It’s a Wonderful Life (1946)

Seventy-five years ago today, the film It’s a Wonderful Life premiered. It is widely considered one of the greatest films of all time. The director Frank Capra said it was his very favorite of all the films he directed. You have to see this movie.

Title: It’s a Wonderful Life
Directed by: Frank Capra
Produced by: Frank Capra
Screenplay by: Frances Goodrich, Albert Hackett, Frank Capra
Based on: The Greatest Gift by Philip Van Doren Stern
Starring : James Stewart, Donna Reed, Lionel Barrymore, Thomas Mitchell, Henry Travers, Beulah Bondi, Ward Bond, Frank Faylen, Gloria Grahame
Music by: Dimitri Tiomkin
Cinematography: Joseph Walker, Joseph Biroc
Edited by: William Hornbeck
Production Company: Liberty Films
Distributed by: RKO Radio Pictures
Release date: December 20, 1946
Running time: 131 minutes
Country: United States
Language: English
Budget: $3.18 million
Box office: $3.3 million
Academy Award: Technical Achievement Award – Russell Shearman and RKO Radio Studio Special Effects Dept.
Golden Globe Award: Best Motion Picture Director – Frank Capra

The film was twice adapted for radio in 1947, first on Lux Radio Theater (March 10) and then on the Screen Guild Theater (December 29), then again on the Screen Guild Theater broadcast of March 15, 1951. James Stewart and Donna Reed reprised their roles for all three radio productions. Stewart also starred in the May 8, 1949 radio adaptation presented on the Screen Directors Playhouse.

It is commonly believed that the characters of Bert and Ernie on Sesame Street were named after Bert the cop and Ernie the cabdriver; however, in a correction for the 1999 “Annual Xmas Quiz” in the San Francisco Chronicle, which made this claim, series writer Jerry Juhl confirmed that, per producer Jon Stone, the shared names were merely a coincidence. Despite this, the 1996 holiday special Elmo Saves Christmas references the rumor, during a scene where Bert and Ernie walk by a TV set, which is playing the movie. The pair are surprised by the line: “Bert! Ernie! What’s the matter with you two guys? You were here on my wedding night!”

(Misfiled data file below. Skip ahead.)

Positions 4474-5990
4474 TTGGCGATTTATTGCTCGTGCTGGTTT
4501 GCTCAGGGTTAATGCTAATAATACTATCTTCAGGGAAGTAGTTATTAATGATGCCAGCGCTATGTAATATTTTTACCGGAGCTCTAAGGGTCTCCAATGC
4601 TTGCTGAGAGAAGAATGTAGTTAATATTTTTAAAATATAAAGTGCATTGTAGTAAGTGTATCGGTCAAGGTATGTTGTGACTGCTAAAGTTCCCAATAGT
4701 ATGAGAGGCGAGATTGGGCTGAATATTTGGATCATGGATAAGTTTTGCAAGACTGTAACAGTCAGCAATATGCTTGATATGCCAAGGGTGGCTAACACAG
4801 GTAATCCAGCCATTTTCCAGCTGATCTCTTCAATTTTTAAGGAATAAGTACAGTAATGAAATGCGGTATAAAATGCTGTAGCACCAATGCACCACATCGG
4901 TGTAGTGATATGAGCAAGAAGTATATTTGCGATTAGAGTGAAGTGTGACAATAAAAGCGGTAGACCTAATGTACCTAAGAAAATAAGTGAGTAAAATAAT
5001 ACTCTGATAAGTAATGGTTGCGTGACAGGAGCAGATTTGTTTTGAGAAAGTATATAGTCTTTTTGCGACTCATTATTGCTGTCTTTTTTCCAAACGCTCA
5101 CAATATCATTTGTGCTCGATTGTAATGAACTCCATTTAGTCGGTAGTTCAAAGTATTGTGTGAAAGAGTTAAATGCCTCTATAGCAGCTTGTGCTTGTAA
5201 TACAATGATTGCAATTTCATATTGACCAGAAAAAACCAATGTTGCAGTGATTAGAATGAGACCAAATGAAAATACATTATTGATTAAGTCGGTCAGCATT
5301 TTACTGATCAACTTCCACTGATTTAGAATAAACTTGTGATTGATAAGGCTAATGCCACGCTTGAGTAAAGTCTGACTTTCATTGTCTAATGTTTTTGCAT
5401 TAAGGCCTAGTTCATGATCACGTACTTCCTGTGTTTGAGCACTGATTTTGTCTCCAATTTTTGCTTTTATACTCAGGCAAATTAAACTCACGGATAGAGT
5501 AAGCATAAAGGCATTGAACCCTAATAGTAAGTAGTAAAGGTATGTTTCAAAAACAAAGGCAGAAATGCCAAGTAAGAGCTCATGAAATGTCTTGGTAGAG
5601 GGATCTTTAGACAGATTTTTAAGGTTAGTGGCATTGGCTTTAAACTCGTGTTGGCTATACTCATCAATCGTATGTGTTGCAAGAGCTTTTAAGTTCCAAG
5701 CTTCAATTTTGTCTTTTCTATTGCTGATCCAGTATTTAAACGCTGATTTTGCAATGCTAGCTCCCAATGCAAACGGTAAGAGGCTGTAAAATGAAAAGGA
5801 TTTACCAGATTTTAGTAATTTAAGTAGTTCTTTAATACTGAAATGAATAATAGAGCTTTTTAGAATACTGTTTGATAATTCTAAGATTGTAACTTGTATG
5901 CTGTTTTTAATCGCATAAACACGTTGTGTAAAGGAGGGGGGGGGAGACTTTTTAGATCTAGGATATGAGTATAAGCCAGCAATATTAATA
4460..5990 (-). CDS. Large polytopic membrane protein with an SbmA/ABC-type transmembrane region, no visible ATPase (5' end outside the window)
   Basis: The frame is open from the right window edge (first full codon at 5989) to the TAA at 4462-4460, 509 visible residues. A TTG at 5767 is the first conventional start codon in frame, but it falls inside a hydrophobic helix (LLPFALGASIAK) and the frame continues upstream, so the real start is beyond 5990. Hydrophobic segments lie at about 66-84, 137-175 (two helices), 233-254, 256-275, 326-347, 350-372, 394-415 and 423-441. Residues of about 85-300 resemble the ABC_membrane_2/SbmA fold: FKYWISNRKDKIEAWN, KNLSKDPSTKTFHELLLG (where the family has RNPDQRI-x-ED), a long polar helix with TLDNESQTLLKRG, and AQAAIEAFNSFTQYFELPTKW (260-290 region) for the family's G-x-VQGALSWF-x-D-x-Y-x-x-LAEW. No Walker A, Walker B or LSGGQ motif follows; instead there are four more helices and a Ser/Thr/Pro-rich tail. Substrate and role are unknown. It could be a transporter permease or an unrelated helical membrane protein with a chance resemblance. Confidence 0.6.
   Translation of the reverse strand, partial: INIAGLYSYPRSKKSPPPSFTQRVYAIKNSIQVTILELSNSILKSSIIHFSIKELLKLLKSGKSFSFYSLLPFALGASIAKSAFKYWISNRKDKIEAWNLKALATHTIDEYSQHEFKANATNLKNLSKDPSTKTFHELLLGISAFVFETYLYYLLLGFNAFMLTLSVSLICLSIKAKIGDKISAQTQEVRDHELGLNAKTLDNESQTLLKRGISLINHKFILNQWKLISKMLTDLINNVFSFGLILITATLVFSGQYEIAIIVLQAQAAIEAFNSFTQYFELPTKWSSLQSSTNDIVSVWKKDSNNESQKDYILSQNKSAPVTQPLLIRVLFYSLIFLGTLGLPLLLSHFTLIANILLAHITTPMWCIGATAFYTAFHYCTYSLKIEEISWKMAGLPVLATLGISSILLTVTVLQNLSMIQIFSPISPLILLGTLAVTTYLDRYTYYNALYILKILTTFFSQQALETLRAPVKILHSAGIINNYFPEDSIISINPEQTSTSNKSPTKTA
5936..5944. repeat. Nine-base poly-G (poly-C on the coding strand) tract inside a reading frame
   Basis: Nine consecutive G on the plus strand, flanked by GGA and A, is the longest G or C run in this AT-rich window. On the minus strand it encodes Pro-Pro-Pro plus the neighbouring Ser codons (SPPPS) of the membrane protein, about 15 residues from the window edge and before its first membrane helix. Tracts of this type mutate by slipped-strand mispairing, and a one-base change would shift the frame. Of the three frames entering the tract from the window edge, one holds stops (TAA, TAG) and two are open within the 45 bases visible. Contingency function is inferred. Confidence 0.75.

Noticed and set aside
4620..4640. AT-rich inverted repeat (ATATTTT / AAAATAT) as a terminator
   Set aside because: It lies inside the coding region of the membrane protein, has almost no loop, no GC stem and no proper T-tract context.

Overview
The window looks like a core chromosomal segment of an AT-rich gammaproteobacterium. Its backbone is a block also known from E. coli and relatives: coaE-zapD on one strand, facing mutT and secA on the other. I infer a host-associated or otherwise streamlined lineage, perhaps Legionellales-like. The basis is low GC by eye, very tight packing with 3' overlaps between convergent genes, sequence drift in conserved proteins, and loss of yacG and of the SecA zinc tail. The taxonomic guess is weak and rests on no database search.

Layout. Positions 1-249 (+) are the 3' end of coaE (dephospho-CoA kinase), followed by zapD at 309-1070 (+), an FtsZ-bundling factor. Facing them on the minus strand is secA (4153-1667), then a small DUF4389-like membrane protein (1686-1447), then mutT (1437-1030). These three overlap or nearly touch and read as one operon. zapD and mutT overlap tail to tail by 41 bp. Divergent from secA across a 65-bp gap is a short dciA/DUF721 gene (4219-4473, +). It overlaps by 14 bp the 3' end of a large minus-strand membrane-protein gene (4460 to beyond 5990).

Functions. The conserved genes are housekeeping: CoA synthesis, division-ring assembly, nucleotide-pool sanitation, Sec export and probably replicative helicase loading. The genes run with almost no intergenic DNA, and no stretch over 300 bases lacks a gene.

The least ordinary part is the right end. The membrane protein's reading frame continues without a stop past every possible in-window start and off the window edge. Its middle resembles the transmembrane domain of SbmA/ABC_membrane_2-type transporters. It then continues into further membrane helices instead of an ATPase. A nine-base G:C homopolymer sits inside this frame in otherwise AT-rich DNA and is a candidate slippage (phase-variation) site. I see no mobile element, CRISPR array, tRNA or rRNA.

In 1990, the film was designated as “culturally, historically or aesthetically significant” and added to the National Film Registry of the Library of Congress.

On Christmas Eve 1945, in Bedford Falls, New York, 38-year-old George Bailey contemplates suicide. The prayers of his family and friends reach heaven, where Angel 2nd class Clarence Odbody is assigned to save George to earn his wings. Clarence is shown flashbacks of George’s life. He watches 12-year-old George save his brother, Harry, from drowning but lose hearing in his left ear. Later, George prevents the distraught town druggist, Mr. Gower, from accidentally poisoning a child’s prescription.

In 1928, George plans a world tour before college and is reintroduced to Mary Hatch, who has always had a crush on him. The attraction is now mutual. When his father suffers a stroke and dies, George postpones his travel to sort out the family business, Bailey Brothers Building and Loan, which avaricious board member Henry F. Potter, who controls most of the town’s businesses, seeks to dissolve. The other board members vote to keep the Building and Loan open if George will run it. George acquiesces and works alongside his uncle, Billy, and gives his tuition to Harry, with the understanding that Harry will run the business when he graduates.

Harry returns from college married and with an excellent job offer from his father-in-law. George is dejected but doesn’t stand in Harry’s way and continues running the Building and Loan. Immediately following their wedding, George and Mary witness a run on the bank, and use their $2,000 honeymoon savings to keep the Building and Loan solvent.